`Aina Koa Pono has promised 400 construction jobs to build the refinery and several hundred permanent jobs at the farm and factory.
     Regarding the funding of alternative energies, Stephens Media reported that PUC chair Mina Morita said Friday: “There’s a huge policy issue that really needs to be discussed and vetted. Typically when new technology comes through ... it’s the investors who take the risk, or taxpayers if it has broad societal benefits, then taxpayers fund it through research and development."
     The PUC ruling states that “the degree to which utility customers should be required to provide financial assurances for indigenous biofuel development, and under what terms and conditions, is a critical policy issue that has not been fully vetted from a regulatory perspective.”

MILOLI`I COMMUNITY MEMBERS met yesterday regarding the proposed Nani Kahuku `Aina resort project on 1,600 acres of mostly conservation land near the ocean between South Point and Hawaiian Ocean View Ranchos. During the meeting sponsored by Pa`a Pono Miloli`i, fishermen said they are worried about the possible impact of runoff from golf courses, fresh water irrigation and other pollutants damaging the fishery along the coast. They said currents could bring such runoff toward Miloli`i. They also talked about the non-profit group that would oversee cultural and environmental programs as well as the protection of Pohue Bay, where endangered hawksbill turtles nest. The board of the nonprofit is comprised of the resort developers.
     Attorney Kehau Watson advised the group on responding to the draft Environmental Impact Statement which is available online at the state Department of Health website under the Office of Environmental Quality Control. The deadline for comments on the DEIS is Nov. 6.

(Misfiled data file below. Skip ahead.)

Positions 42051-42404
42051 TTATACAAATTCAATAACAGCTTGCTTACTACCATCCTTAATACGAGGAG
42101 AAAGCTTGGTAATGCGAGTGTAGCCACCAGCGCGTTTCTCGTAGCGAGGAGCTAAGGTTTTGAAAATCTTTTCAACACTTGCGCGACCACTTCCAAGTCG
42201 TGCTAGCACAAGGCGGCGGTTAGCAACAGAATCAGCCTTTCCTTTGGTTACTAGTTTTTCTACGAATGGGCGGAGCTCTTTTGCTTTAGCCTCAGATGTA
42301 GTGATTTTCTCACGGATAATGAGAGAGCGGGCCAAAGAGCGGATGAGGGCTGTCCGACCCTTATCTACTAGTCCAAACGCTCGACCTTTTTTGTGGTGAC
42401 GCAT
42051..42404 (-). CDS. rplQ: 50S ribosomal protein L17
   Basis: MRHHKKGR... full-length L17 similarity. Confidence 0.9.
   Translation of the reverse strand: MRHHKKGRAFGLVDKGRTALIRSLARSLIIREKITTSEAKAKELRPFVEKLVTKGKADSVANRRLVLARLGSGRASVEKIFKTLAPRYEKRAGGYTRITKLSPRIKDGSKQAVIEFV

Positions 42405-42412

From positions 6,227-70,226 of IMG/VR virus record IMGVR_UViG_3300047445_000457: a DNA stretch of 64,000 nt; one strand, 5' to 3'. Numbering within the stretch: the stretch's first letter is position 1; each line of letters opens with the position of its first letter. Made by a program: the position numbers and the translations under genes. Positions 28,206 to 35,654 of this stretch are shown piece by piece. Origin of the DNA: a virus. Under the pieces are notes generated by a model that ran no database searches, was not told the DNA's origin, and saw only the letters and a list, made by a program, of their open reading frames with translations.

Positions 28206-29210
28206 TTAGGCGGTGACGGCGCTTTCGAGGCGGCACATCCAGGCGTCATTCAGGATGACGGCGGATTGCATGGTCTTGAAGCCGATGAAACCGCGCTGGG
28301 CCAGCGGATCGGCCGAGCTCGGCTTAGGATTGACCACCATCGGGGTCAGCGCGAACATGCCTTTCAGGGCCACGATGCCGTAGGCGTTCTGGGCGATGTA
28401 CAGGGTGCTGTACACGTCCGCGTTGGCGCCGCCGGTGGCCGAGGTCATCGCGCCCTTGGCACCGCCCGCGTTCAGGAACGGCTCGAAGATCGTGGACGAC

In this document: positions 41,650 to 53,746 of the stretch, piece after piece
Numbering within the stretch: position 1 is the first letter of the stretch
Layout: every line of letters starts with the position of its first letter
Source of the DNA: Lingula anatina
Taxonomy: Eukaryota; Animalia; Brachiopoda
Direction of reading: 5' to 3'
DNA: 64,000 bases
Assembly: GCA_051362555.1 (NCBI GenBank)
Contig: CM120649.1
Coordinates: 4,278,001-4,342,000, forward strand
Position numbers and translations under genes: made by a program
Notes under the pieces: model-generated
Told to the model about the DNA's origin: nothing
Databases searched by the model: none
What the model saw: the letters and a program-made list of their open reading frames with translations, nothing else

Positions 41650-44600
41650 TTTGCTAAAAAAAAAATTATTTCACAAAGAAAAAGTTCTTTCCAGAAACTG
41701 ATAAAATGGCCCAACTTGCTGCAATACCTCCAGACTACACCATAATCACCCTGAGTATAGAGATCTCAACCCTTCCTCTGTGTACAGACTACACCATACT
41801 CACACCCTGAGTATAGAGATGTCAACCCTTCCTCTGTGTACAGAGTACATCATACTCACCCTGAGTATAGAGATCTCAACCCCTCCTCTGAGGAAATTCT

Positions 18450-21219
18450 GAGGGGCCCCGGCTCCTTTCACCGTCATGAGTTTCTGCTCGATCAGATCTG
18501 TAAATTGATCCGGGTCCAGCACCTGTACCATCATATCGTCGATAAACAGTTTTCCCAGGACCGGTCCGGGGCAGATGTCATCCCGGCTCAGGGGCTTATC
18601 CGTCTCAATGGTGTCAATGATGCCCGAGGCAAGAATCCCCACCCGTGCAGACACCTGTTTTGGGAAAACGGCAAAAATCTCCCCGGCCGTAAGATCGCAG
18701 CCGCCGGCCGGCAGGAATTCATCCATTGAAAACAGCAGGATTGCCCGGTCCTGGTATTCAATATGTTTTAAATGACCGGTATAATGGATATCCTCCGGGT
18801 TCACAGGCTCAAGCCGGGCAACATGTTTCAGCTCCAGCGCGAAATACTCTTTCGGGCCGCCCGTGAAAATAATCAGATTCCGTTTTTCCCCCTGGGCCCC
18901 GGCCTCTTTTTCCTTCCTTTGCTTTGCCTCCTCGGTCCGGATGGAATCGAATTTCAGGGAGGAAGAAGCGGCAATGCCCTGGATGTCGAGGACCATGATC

CONSERVATION INTERNATIONAL asked Pa`a Pono Miloli`i yesterday whether the community group wants to apply for funding for a community driven project to help restore some of the fish population to make more fish available for the diet of community members. Community members talked about some species being depleted by aquarium fish exporters. Others talked about the condition of the reef. Dr. Kehau Watson talked about Samoa where the people living in an area are allowed to fish while outsiders need permission. There was talk about reviving a Makai Watch, a kind of Neighborhood
Watch for the ocean.

A NEW TRAIL AT THE KAHUKU UNIT of Hawai`i Volcanoes National Park opens next Saturday. The Palm Trail crosses scenic pasture along an ancient cinder cone with panoramic views. A celebration takes place at the trailhead at 10 a.m., followed by a guided hike. Another guided hike begins at 11 a.m. The Kahuku Unit is open weekends from 9 a.m. to 3 p.m. except for the first Saturday of each month.

TODAY IS THE LAST DAY to vote for the cover art for The Directory 2012, the community resource and phone directory sponsored by the Ka`u Chamber of Commerce. Voting on artwork submitted for the competition will continue until 11:30 a.m. today at the Ka`u Federal Credit Union in Na`alehu. The deadline to submit and renew listings and advertising for The Directory 2012 is Oct. 31. Applications are online at kauchamber.org or call 928-6471.

ELECTRONIC WASTE CAN BE dropped off at the Wai`ohinu transfer station today until 4 p.m. This is the first day for the program that will rotate between Wai`ohinu and three other locations each Saturday. E-waste will be accepted at Wai`ohinu on the first Saturday of each month. Items accepted include TVs, monitors, laptops, VCRs, DVD players, stereo equipment, cameras and telephones.

KA`U HIGH’S HOMECOMING GAME starts at 6 p.m. tonight. A parade through Pahala precedes the game.